When I thought about it I realised that although friends and family have been told of bouts of illness, periods of hospitalization and we’ve been open and honest about the complications all this has brought to our lives, it really just amounts to ‘hearsay’ as only very few have witnessed evidence of it for themselves. In fact on the whole most of them have only seen me looking and acting well. When I meet face-to-face with others I find myself always doing my best to present myself as positively as possible both in temperament and appearance. Even when the lupus is trying to deny me and energy is running low I often find I just ‘dig deep’ and carry on regardless. So it’s really no wonder people have the wrong impression.
This led me to question whether it is just a façade and to ask, am I somehow being dishonest and just putting on a show for the outside world? Could it be that I have been using a ‘disguise’ of wellness and positivity to fool others and hide from the reality, in a similar way to which the lupus itself disguises itself as other illnesses to conceal its’ real identity?
After much thought I am glad to say I don’t think this is the case. I realised that it’s not that I’m being false or deceitful, quite the reverse: it is just part of me to be sociable and friendly. As those the closest to me would vouch, by nature I am generally a relatively cheery person who, within the boundaries of realism and honesty adopts a positive outlook. It is the way I find my way through life. Tony my husband is very much the same. So during times that I am ‘out and about’ talking to others and being part of the world what they see is not the lupus but just me being me and being so is interpreted as ‘healthy’ by others. Equally, perfectly healthy people who are negative and unengaged can seem unhealthy. So I suppose it is unsurprising that others can easily fail to appreciate some of the ongoing challenges and wretchedness that the lupus bring to life when it so chooses (and on a more frequent basis than many imagine) as these things are not visible.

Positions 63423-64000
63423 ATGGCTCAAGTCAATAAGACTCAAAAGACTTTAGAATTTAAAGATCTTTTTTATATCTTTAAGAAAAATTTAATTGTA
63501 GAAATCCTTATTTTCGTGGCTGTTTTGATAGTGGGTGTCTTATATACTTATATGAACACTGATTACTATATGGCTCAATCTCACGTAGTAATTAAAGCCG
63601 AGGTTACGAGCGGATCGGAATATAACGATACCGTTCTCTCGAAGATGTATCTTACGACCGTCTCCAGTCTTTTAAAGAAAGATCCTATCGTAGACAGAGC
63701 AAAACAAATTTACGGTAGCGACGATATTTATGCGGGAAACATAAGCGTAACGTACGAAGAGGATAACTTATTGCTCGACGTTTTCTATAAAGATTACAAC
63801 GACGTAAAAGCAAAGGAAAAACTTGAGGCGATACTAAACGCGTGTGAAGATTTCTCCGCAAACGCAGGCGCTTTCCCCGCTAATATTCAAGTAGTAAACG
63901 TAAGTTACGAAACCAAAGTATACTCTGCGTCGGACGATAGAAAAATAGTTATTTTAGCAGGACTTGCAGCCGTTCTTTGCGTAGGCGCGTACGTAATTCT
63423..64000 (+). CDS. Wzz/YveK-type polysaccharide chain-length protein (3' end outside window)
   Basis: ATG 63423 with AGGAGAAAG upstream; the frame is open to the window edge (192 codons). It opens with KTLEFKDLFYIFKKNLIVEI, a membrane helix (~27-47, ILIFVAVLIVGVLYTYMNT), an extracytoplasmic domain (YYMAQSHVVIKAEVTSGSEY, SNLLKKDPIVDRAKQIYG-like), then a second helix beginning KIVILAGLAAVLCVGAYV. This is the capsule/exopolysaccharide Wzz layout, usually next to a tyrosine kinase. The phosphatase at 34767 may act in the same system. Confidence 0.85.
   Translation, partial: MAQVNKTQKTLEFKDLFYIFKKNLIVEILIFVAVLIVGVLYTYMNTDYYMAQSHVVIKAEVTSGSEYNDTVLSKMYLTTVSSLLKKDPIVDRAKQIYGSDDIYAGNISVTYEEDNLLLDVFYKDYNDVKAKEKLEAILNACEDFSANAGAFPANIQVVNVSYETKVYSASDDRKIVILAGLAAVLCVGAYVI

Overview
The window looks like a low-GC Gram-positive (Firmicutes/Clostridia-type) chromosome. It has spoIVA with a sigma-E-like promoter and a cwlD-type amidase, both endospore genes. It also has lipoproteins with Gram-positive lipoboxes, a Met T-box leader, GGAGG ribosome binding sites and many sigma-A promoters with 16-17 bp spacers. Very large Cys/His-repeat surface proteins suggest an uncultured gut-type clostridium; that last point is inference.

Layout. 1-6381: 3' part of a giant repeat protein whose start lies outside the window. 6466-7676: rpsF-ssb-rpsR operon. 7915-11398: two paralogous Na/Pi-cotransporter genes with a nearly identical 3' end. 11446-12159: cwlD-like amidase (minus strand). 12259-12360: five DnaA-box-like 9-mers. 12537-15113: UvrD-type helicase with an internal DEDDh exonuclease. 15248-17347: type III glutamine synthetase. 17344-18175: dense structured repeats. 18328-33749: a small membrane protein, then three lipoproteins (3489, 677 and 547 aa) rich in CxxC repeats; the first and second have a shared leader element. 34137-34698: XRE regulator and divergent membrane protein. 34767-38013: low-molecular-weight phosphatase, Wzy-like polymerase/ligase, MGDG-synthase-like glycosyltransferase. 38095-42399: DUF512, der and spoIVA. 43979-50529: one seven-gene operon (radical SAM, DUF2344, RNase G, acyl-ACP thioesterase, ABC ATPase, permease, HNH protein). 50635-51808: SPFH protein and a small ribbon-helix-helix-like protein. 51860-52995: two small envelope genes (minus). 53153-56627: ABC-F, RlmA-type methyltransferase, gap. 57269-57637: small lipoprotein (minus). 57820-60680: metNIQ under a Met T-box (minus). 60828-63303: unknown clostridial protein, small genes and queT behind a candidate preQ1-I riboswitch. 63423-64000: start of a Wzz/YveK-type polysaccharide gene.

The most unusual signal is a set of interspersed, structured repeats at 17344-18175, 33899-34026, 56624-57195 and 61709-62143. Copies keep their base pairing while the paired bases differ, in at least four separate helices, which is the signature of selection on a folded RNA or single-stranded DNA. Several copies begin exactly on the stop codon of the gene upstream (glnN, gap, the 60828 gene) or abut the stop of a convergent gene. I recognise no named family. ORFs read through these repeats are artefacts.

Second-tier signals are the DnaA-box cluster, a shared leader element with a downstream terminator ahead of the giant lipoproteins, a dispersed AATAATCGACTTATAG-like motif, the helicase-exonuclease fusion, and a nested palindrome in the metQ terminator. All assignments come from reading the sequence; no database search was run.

As being the way I am requires a good level of energy, I have often surprised myself how I have managed to carry on ‘being me’ without it being obvious to others. Even when I am in hospital I manage to chat and befriend the nurses and cleaners I meet and I am sure they wonder what on earth I am doing there. I have even driven myself through high profile presentations for work which I’ve done successfully without anyone suspecting anything untoward only to find myself shortly after.
It is only in the very worst times that this ability to ‘shine on’ regardless has been affected. For me those rare occasions where I felt lupus had robed me of my personality were the most desperate and frightening. Only my very nearest and dearest have witnessed this as I retreat from the world.
So on reflection in some ways I am glad that others don’t get it. I want to be me and I am glad that I still can, even with the omnipresence of the lupus and all its many faces.